Despite urgent calls by the UN secretary general asking countries to raise their ambitions and enhance nationally determined contributions (NDCs) at the United Nations Climate Summit in September, a new analysis released at COP25 in Madrid on Tuesday shows that under current policies global temperatures will see a rise of 3 degrees Celsius over pre-industrial levels by the end of the century and a rise of 2.8° C if all pledges under the Paris Agreement are implemented.

However, India is on track to becoming a global leader in the field of renewables, according to the Climate Action Tracker (CAT), which is a scientific analysis tool developed by two climate research organisations. India was ranked ninth among 57 countries and the European Union (EU).

While India’s NDC is rated “2 degree C compatible”, an updated NDC reflecting India’s current policies is likely to be rated “1.5 degree C compatible.”

“For this to be feasible, the government should continue to signal its strong commitment to renewable energy deployment and enshrine similar commitments in other sectors such as the transport sector,” the analysis said.

India is likely to achieve the more ambitious part of its NDC goals, 40% non-fossil-based power capacity by 2030, more than a decade earlier than targeted. The analysis said there is significant uncertainty over the future of coal power capacity in India. The National Electricity Plan foresees coal-fired power capacity additions of 46 GW between 2022 and 2027 and these risk becoming “stranded assets.”

“Even if we include the US commitment, we will reach a warming between 2.6° C and 3.2° C. With US out of the game there is no way we can stay below 3° C. India is doing well with respect to carbon intensity of GDP [gross domestic product] but struggling to meet the carbon sink target. India and few other countries cannot do anything. It depends on how major emitters respond. US is the number one with historical responsibility; Russian federation is also not acting; and EU is providing leadership among big emitters,” said professor NH Ravindranath, climate scientist at the Indian Institute of Science. The CAT analysis projected in September that the 1.5° C threshold will be breached by 2035 and 2° C by as early as 2053. Not much has changed since then, said the new report. Warming estimates have fallen by 0.1-0.2° C compared to the CAT’s September 2019 update. “The reason is largely methodological changes and data updates rather than any major scaling-up of climate action,” the analysis said.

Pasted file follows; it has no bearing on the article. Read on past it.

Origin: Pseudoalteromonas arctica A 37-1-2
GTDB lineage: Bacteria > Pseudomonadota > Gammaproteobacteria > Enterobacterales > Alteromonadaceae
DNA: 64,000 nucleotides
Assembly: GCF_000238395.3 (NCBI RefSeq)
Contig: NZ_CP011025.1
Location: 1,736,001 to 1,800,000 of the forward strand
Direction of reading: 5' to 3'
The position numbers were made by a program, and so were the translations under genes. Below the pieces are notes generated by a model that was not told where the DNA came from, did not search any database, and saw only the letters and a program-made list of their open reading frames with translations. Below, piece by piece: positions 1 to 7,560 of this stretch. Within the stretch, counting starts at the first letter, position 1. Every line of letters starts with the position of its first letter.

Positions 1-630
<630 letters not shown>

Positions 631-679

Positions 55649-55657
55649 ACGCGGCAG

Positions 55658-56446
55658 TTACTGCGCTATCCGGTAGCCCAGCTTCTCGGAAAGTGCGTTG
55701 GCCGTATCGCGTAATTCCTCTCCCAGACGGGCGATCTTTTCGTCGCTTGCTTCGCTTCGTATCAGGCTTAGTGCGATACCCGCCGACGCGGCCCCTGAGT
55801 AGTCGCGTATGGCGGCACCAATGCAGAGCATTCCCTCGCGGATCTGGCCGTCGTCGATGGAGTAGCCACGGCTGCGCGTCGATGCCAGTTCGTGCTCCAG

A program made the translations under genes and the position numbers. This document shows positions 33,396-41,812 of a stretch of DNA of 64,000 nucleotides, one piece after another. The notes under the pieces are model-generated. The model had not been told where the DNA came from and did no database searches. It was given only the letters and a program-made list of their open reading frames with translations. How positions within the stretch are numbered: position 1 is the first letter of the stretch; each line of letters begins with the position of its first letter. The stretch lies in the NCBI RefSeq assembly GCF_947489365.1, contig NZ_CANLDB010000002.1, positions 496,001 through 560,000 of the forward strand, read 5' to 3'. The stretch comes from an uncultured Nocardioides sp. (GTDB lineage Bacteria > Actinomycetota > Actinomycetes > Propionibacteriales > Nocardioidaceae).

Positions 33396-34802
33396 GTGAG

The range of temperature rise under current pledges is 2.3° C to 3.5° C over pre-industrial levels with 2.8° C being the median.

Most developed and large developing nations are simply not acting, the analysis showed. Brazil’s deforestation rates are at a 10-year high, the US has given notice it will withdraw from the Paris Agreement and continues its rollback of policies, and the Australian government continues to support fossil fuel interests and its emissions from fossil fuels have increased by around 1% per year since 2014.

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